Writing in Commentary, James B. Meigs looks at the vulnerability of our "tightly-coupled" world. An excerpt:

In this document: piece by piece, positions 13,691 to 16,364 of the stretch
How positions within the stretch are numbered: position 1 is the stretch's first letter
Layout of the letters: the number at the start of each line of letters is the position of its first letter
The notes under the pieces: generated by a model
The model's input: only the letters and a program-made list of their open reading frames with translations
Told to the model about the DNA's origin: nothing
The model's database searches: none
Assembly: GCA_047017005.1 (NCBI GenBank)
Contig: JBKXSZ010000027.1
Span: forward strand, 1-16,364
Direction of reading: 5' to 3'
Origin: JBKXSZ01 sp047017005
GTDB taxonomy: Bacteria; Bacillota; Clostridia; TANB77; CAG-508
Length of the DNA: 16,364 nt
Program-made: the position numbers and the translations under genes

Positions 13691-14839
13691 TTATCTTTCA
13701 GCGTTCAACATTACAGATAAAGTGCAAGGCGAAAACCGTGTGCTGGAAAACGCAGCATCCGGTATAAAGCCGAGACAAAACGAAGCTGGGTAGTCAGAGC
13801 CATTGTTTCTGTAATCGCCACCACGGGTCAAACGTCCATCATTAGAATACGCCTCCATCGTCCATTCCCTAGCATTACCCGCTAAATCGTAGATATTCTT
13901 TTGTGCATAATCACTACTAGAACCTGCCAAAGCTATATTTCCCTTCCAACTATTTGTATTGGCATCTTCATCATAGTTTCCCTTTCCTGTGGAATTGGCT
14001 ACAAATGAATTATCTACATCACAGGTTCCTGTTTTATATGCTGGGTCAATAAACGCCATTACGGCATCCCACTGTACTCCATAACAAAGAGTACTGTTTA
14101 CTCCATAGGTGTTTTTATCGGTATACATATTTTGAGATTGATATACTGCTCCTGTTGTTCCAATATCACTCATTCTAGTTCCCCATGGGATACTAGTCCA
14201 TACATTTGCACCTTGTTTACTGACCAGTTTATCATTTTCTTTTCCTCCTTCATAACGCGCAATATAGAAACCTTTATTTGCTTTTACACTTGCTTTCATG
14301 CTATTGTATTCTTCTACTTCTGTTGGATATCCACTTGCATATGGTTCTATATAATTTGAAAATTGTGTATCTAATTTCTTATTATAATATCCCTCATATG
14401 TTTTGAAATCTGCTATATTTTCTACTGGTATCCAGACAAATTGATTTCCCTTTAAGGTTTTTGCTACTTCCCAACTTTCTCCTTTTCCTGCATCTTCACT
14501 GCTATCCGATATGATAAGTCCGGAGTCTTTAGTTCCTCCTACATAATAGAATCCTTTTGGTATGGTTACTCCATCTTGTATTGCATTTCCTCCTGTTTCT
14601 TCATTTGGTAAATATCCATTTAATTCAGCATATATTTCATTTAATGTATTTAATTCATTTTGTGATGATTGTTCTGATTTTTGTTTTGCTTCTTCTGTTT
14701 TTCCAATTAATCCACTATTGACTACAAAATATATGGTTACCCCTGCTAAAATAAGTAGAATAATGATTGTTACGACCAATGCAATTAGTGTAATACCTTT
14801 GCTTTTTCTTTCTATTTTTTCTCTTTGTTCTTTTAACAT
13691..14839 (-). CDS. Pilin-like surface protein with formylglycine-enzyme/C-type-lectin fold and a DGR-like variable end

“Tightly coupled systems have little slack,” writes Yale sociologist Charles Perrow, who developed the concept. He notes that organizations have many incentives to tighten the links in their operations. Businesses save money when they squeeze out redundant suppliers and adopt “just-in-time” supply chains. Case in point: Almost all the meat in U.S. supermarkets today comes through a handful of large suppliers. That consolidation has brought down prices. But when the coronavirus started circulating in the nation’s small number of meat-processing plants, the resulting crisis threatened our food supply. Our tightly coupled distribution system gave farmers no backup option for getting their meat to market.